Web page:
Paula's blog: Does she still believe?
And the Christmas clock is ticking. This year, I find myself feeling incredibly disorganised. The in- and out-of-school commitments seem to multiply as the kids get older – Christmas productions, carol singing, winter fairs and gymnastics displays all seemingly happening on a daily basis – on top of trying to finish up work projects before the end of the year. It feels particularly intense this time because as parents of a child in year 6, it follows a busy Autumn filled with secondary school visits, registrations, aptitude and banding tests, and panics that we hadn’t seen enough schools (along with guilt that we could barely remember the schools we did visit).
Christmas also coincides, then, with the feeling that our daughter is hurtling at breakneck speed towards secondary school – which has intensified our sense that she is growing up (too) fast. I watch her still so full of excitement for Christmas, and still so enthusiastic for spotting the elf on the shelf each morning, and I wonder if she does really still believe in the magic, or whether a part of her is humouring me?
Her belief faltered in year 3, when Christmas coincided with a change in schools where she was exposed to a many more cultures and religions than her previous school, and new friends who didn’t believe in Father Christmas. Tearfully, she had asked me if he was real. With a little bit of my heart breaking, I reflected the question back to her - did she believe in him? It was an uncertain yes, but she ended the conversation much happier, having concluded that he probably was real, because some children had beliefs that we didn’t have and they celebrated (and got presents for) other things, like Hanukah and Eid. Disaster averted – for now.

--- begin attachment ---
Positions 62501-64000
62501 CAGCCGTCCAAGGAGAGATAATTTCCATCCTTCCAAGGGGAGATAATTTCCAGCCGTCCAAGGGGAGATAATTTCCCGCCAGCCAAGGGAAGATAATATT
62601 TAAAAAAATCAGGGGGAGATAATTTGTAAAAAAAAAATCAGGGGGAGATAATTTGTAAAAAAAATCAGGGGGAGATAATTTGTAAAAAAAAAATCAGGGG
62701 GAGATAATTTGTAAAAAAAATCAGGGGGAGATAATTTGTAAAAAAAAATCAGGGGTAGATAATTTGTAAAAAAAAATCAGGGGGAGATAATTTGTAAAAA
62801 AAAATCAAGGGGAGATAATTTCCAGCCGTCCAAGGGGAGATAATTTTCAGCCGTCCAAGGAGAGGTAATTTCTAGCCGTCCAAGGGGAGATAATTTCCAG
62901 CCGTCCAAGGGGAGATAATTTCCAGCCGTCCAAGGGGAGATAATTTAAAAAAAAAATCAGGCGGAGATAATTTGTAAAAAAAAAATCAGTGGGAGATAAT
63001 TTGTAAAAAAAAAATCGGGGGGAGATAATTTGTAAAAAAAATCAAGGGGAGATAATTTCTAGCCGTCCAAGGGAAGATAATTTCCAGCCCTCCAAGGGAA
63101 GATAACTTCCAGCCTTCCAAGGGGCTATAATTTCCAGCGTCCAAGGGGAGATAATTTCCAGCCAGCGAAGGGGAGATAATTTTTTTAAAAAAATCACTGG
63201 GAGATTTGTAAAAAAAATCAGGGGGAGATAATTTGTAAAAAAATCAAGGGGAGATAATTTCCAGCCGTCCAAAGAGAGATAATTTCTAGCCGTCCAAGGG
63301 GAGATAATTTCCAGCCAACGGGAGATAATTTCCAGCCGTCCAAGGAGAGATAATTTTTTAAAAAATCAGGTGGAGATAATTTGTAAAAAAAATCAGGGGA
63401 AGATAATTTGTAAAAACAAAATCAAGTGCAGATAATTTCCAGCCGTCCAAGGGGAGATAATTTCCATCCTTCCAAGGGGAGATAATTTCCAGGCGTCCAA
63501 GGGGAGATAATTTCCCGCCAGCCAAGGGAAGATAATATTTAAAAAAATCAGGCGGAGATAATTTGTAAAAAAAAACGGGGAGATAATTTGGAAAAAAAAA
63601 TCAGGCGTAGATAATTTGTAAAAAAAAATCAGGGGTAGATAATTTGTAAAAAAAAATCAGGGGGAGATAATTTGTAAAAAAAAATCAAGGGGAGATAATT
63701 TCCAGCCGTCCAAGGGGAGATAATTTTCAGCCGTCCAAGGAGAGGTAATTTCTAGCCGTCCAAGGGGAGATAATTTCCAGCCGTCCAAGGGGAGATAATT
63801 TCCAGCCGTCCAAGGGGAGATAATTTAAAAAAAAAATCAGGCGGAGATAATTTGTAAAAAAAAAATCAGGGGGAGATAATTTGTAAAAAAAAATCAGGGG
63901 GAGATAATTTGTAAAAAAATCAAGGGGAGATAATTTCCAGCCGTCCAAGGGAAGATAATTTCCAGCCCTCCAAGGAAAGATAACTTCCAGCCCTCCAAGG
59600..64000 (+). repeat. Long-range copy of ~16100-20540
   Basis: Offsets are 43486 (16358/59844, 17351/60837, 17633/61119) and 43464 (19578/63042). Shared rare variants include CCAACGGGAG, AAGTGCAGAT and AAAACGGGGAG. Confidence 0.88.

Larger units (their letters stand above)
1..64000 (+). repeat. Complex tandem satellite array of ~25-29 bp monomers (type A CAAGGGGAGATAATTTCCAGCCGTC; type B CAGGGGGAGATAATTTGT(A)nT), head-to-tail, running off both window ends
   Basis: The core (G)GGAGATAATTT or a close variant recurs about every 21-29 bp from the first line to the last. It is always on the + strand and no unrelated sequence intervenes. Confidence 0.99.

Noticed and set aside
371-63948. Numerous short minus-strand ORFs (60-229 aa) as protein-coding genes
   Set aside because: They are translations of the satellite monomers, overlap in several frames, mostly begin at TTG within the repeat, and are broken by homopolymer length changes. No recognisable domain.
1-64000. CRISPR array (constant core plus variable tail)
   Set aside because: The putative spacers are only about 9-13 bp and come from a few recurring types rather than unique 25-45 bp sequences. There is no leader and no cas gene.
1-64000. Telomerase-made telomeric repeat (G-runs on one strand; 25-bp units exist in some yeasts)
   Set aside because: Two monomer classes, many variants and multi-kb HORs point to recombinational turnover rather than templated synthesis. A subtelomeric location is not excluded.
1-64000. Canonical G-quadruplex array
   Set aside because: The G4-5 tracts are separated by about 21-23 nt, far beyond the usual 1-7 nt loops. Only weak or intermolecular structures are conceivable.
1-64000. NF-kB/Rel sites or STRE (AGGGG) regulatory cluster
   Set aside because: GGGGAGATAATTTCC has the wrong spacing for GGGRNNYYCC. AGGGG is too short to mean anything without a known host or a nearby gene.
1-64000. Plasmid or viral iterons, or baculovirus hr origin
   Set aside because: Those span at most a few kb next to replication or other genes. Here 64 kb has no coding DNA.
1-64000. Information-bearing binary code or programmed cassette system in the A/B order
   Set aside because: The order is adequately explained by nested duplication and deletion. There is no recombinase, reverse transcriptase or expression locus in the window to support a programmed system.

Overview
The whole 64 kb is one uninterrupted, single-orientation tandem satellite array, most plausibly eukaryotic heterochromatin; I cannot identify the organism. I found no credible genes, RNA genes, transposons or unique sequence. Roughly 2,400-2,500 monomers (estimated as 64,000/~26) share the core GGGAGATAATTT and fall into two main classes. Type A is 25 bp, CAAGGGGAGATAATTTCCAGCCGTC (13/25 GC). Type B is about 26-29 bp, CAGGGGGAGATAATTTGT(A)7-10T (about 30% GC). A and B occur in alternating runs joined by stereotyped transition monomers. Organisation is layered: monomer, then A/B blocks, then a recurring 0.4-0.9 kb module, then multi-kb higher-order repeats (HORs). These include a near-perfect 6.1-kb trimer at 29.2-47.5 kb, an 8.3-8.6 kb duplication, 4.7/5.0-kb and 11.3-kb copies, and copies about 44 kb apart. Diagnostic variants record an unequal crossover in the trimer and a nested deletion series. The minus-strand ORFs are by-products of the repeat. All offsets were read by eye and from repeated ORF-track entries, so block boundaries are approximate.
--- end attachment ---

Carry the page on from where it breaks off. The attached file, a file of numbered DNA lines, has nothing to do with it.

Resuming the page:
She hasn’t asked again in the three years since but now, in the face of heading to sunnier climes for Christmas, we have some logistical challenges that might prompt a similar line of questioning. We need to get the four of us, our holiday paraphernalia and a host of presents to Thailand - without them suspecting.
My daughter, past the age when she wants big toys and lots of stuff, only really wants scrunchies, fluffy socks and a couple of the Murder Most Unladylike books. So we’re good there. My son, on the other hand, has gone big. So we’ll need to somehow sneak a scooter, amongst other bulky gifts, into our suitcases. I’m just glad he didn’t ask for a bike!
There’s also the return. It was ok when they were smaller and paid no notice to things as boring like suitcases, but this year they may question how the suitcases at the end of the holiday don’t feel any fuller or heavier than when we left, despite having had a fruitful visit from Father Christmas.
At the moment, I’m in denial mode and figure we’ll figure it out. In the meantime, my focus is on finishing up 2019 with projects complete so I can go on holiday and turn the emails off (intention vs reality – but that’s another blog post!).
Rachael works in communications for an investment manager and lives in London with her husband, 11-year old daughter, 7- year old son and an au pair who keeps the wheels of the house turning.
Category: A Citymother's Diary